How to photograph vegetables in the garden

Pumpkin blossom.

Taking pictures of vegetables plants in your garden serves as a marker for successful gardening moments to add to your garden journal or email to friends. I use a Cannon PowerShot to capture pictures of garden vegetables, but any digital camera will do. Follow these tips to achieve the best images captured in anyone’s vegetable garden.

Holding the camera
Starting with the basics, the typical advice is to hold the camera steady, which reduces blur. Grasp the camera with your right hand so your right index finger hovers comfortably over the shutter button. Rest the camera on your left hand. If your camera has a lens that extends, your left hand should hold the camera from the bottom of the lens. The result is that you are holding the camera horizontally with your left hand and vertically with your right hand. If you are using a flip out viewer to take a picture from a unique angle, adjust your grasp to hold the camera both horizontally and vertically. Using a tripod is an option to consider if you find your images turnout blurry.

Zucchini with bloom attached
Camera settings
For optimal clarity on images that may end up being cropped, set the camera to a minimum of A4 (8 1/2 by 11). A3 or A2 will provide even more clarity with their ever-increasing pixels. Keep in mind as the number of pixels grow, so does the size of the image. Also, choose the Foliage setting on the camera, if an option.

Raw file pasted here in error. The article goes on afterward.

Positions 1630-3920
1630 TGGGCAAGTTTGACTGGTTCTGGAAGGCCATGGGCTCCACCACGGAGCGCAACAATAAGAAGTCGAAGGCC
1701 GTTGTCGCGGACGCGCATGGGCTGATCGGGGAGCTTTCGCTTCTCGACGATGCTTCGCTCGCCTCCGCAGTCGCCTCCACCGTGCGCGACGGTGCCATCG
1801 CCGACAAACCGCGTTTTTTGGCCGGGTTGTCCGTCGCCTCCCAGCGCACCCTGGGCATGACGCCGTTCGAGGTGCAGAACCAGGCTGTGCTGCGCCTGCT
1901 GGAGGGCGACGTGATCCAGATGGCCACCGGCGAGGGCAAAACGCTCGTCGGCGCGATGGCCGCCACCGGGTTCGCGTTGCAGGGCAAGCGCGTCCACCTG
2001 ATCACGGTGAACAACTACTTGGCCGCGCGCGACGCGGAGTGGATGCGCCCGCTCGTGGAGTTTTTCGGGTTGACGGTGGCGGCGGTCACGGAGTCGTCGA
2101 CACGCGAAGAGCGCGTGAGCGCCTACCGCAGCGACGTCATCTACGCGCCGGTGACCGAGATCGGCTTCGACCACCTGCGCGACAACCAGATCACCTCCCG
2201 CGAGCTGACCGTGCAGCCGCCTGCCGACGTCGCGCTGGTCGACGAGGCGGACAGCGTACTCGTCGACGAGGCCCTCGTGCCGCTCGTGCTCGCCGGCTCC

Ready for close-up
Plants photograph best when they are hydrated, which is in early morning. Get close to the plant, choosing an area of particular interest. That may be a unique leaf, bloom or vegetable. Insects flying near or landing on plants are also good candidates for pictures. I like to use the autofocus to hone in on an image. Locate the camera as close to parallel to the object as you can. That may require kneeling or lying on the group. To show proportion, consider watering the plant’s foliage to create water drops.

What you see is what you get
Study the image in the viewfinder. Look for obstacles like weeds or wilted areas. Pluck out unwanted obstacles so the view is exclusively of the area of plant you want to capture for posterity. Also look for shadows on the plant, which may require moving or waiting until later (or earlier) in the day to capture the shot. Retake the picture from slightly different angles such as a few inches up, down, right or left. You may choose to retake the shots where there is more or less sunlight just to see the effect that light has on the image. Utilize the zoom feature to capture close-up detail.